March 17, 2007 PRINT Bookmark and Share

The King Is Dead, Long Live the King

by Gregg Paul/CHN Reporter

Wisconsin's dream of repeating as national champions came to an official crashing halt Friday night, in dropping a 4-2 decision to the Minnesota Golden Gophers before a WCHA Final Five record crowd of 19,359 at the Xcel Energy Center.

Blake Wheeler's hat trick into the empty net was the final nail in the coffin.

It's seems fitting that the end came with Wisconsin's stellar netminder on the bench for the extra attacker; they have ridden on Brian Elliott's back for the past two seasons.

"It was a tight game, the kind of hockey you would probably expect to see in a playoff situation," said Wisconsin coach Mike Eaves. "A one goal game with an empty netter that came down to details. Elliott was solid for us and he gave us a chance."

Faced with the unenviable and daunting — and unprecedented — task of needing to win all three games to qualify for the NCAA tournament, the Badgers stayed resolved to play on as if they had more than a reasonable chance.

"There's no quit in this team," said Jake Dowell. "It's tough right now. It's tough to kind of let this sink in. At the same time we don't know exactly what is going to happen, we still have another game tomorrow and there's no quit in this team and we still have a lot of pride. We're going to go out there tomorrow and give it everything we have."

Despite the optimism in Dowell's statement, the Badgers fate was sealed with this loss. The computer system the NCAA uses for the tournament selection process is defiant that Wisconsin has no prayer of receiving a bid to the tournament.

"Talking to some people about the formula," said Eaves, "I'm not sure I understood why we go into Denver and they were 10th, we win both games, they slip to 14th and we stay at 20th. He used a word I never heard before, the word is kludge."

Apparently Kludge is a computer slang term for there are too many moving parts. Perhaps Eaves and gang would prefer the more sophisticated computer model known as KRACH — which the NCAA doesn't use — which has the Badgers No. 11.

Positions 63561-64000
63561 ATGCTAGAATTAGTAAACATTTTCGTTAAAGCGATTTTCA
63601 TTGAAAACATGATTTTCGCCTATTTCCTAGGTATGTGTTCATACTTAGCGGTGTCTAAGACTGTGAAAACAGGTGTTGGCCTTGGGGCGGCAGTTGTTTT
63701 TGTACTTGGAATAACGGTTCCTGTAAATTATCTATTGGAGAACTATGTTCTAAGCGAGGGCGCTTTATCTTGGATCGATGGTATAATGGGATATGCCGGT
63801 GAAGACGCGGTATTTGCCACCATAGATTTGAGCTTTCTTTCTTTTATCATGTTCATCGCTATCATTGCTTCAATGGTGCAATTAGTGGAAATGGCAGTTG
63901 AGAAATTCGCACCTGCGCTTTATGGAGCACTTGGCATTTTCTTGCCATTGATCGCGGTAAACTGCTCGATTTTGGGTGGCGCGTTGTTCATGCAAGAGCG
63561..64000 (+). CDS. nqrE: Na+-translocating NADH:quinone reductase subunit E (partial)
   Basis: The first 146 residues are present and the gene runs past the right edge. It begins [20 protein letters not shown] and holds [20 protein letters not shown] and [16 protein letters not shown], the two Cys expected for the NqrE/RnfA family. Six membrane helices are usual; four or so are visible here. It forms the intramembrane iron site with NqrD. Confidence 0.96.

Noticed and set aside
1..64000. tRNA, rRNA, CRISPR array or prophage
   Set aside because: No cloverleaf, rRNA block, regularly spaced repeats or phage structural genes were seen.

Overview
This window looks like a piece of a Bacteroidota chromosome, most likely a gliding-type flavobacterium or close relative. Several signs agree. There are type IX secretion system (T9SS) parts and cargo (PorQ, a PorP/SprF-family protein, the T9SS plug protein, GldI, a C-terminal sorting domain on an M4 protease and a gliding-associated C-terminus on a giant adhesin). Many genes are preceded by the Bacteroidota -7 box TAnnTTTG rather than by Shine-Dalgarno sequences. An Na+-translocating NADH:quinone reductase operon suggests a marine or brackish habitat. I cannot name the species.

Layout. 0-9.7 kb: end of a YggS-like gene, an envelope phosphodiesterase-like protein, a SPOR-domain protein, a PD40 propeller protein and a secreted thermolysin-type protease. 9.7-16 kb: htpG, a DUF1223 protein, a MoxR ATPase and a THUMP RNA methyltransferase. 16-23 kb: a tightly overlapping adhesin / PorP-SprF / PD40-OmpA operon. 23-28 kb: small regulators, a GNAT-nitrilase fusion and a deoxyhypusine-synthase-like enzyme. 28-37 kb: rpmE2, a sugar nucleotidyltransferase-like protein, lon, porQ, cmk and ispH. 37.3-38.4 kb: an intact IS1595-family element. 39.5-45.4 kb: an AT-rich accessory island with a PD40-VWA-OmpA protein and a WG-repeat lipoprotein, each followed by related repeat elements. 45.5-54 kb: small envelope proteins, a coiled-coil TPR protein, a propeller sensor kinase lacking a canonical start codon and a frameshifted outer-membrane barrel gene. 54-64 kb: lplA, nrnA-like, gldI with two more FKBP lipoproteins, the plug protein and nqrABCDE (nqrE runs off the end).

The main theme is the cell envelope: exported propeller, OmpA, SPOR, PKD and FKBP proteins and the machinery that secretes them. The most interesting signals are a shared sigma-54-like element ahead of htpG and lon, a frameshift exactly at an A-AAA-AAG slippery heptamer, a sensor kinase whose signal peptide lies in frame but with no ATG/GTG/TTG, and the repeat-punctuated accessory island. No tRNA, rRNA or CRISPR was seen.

Or perhaps Eaves and the Badgers are in denial that their season is over before they wanted it to be. All the kludge in the world will not change the fact that the Badgers' reign as champion is over.

Yet they did not go down with a whimper. Trailing 1-0 early in the first period on Wheeler's first goal of the game, the Badgers controlled the flow of the game, outshooting the Gophers, 14-10. They received a renewed burst of energy when Davis Drewiske's harmless shot from the point deflected off the skate of Minnesota defenseman Erik Johnson with only 44 seconds left in the first period to even the score at 1-1.

But Wheeler's second goal of the game, with four seconds left in the middle period, gave the Gophers a 3-2 lead. The Badgers could not muster a rally in the third.

They say it is much tougher to repeat as champion than it is to win a championship for the first time. Though in recent years both the Minnesota Golden Gophers and Denver Pioneers were able to accomplish that feat, before succumbing in their three-peat try. The Badgers were attempting to join that elite company and defend their national championship from last season.

Riddled with injuries to key players early in the season like Jack Skille and Ross Carlson, and coupled with the defection of Joe Pavelski and Robbie Earl to the pros, led to a sub-.500 record — a definite sense of under-achievement for a team that was once projected as a favorite to win another title.

The King is dead. Long live the king. Though, as Mel Brooks is famous for saying: "It's good to be the King!"

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